Discussion in 'Video playback problems' started by wildhorse, May 4, 2004.
Bummer! Hope you're all better
Just a clarification -- just a single copy right?
Australian law is actually more stringent than most. Technically there is no "fair use" allowance in australian copyright law
i would recommend a read of these
That includes changing from dvd-rom to dvd+/-r, or CD to CD-r
In other words, it would pay to find out who your state member for parliment is and start petitioning. Once the blank media levy is passed you will have a 'Fair Use' right to back up media you own
_X_X_X_X_X_[small]Intel Celeron 1.8
PS2 v9 SatinSilver
Magic V modchip[/small]
Ok, maybe I'm a bit out of line here, but I can't help but laugh. I think the shear irony of this forum is hilarious. At the beginning of this thread, a gentleman asked about the knowledge base of a particular form of copying a DRM v2.2 .wmv file.... The conversation immediately stifled and became a topic of constitutions, international bylaws and such. As the owner of an audio/video production company, let me assure you that the law is quite clear; it's not the law that we're having trouble with, but our own perceptions of exactly what that law means. It's very evident in this forum. I had to re-read the post to get different views of the "law" as each person saw it.
As per the forum goes, Deadcat is on target. When you buy a DVD movie, you're not "buying" the movie at all. You are purchasing a nice circular piece of formed plastic that contains video and audio images. This piece of plastic just happens to come with certain restricted rights to view its contents. You in no way whatsoever have purchased any right to the AV content contained on the disc. Thus, if you sell the disc to someone else, you have sold the item for its physical being, and not its contents. You have sold or transferred no such licenses for the content on that disc (unless you are a licensed distributor). This is the loophole that some eBay sellers use to sell pirated material. The seller is auctioning a piece of plastic which just "happens" to contain contents that a buyer might be interested in. eBay has been notified many times about sellers that are "blaitantly obvious" in auctioning pirated material (I've reported several myself), and have received personal responses that the physical items that they are selling are not unlawful to sell.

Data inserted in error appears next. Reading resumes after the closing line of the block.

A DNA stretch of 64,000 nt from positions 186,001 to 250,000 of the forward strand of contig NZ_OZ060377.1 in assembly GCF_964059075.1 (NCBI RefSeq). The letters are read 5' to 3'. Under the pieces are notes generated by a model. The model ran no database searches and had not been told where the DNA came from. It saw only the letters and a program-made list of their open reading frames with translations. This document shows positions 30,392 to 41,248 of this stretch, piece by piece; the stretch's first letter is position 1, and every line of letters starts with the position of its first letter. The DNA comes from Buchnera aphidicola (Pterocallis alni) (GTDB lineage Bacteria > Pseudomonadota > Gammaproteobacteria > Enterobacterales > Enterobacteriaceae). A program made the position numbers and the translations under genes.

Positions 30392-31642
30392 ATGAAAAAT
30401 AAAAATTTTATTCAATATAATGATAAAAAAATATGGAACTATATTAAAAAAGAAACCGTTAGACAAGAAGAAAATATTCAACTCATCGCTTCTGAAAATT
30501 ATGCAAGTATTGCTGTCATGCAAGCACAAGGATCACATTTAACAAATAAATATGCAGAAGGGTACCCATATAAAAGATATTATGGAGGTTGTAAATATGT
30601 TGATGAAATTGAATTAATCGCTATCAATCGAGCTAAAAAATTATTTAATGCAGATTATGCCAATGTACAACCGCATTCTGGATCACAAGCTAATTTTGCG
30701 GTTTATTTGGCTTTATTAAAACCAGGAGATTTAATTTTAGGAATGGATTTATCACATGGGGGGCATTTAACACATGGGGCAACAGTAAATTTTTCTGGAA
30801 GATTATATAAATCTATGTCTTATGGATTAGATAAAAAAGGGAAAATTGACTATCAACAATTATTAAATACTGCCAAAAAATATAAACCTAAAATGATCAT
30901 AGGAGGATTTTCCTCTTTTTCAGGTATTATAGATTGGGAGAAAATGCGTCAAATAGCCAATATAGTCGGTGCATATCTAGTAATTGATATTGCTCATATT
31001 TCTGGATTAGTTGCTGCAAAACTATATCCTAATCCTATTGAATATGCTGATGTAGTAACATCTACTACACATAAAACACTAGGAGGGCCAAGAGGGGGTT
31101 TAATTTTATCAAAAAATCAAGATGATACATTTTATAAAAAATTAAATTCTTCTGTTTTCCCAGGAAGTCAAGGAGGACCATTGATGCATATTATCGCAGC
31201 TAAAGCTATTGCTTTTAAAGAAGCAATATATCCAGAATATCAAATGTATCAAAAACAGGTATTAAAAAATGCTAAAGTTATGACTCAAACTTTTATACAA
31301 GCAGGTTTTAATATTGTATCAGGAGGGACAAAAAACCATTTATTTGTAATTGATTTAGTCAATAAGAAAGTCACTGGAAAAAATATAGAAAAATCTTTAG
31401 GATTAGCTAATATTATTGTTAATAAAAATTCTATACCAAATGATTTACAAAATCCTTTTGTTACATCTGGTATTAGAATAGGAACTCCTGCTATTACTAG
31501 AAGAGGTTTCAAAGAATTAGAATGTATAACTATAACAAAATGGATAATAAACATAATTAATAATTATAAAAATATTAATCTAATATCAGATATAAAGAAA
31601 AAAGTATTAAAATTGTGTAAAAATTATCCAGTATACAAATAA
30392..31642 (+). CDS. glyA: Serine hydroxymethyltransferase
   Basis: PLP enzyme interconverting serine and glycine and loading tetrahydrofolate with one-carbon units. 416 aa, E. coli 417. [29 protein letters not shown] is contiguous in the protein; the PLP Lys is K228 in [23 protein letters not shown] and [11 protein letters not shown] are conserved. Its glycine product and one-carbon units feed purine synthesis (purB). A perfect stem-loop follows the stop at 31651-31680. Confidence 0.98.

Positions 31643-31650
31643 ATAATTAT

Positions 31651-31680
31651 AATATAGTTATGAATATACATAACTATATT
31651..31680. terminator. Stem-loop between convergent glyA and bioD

Depending on the country in which you live, the physical act of copying is perfectly legal. For many reading this forum, you can copy things until your heart's content. Many of you will have broken no physical law by placing one circular disc into your computer and transferring information to another circular disc. You have broken copyright rules when you USE the copied material in a manner insufficient with your particular law.
So, by this train of thought, when Wildhorse said that he'd like the knowledge of copying a particular movie so he could view it later, then technically, he's committed no act of piracy. Remember, this isn't "Minority Report".... We can't arrest him for something that he's thinking about doing. What he does once he's gained the correct knowledge may indeed point to piracy, but until he's successfully done it, the piracy is only theoretical, not physical. Thus, "Piracy And Linking To Pirated Material" hasn't actually happened.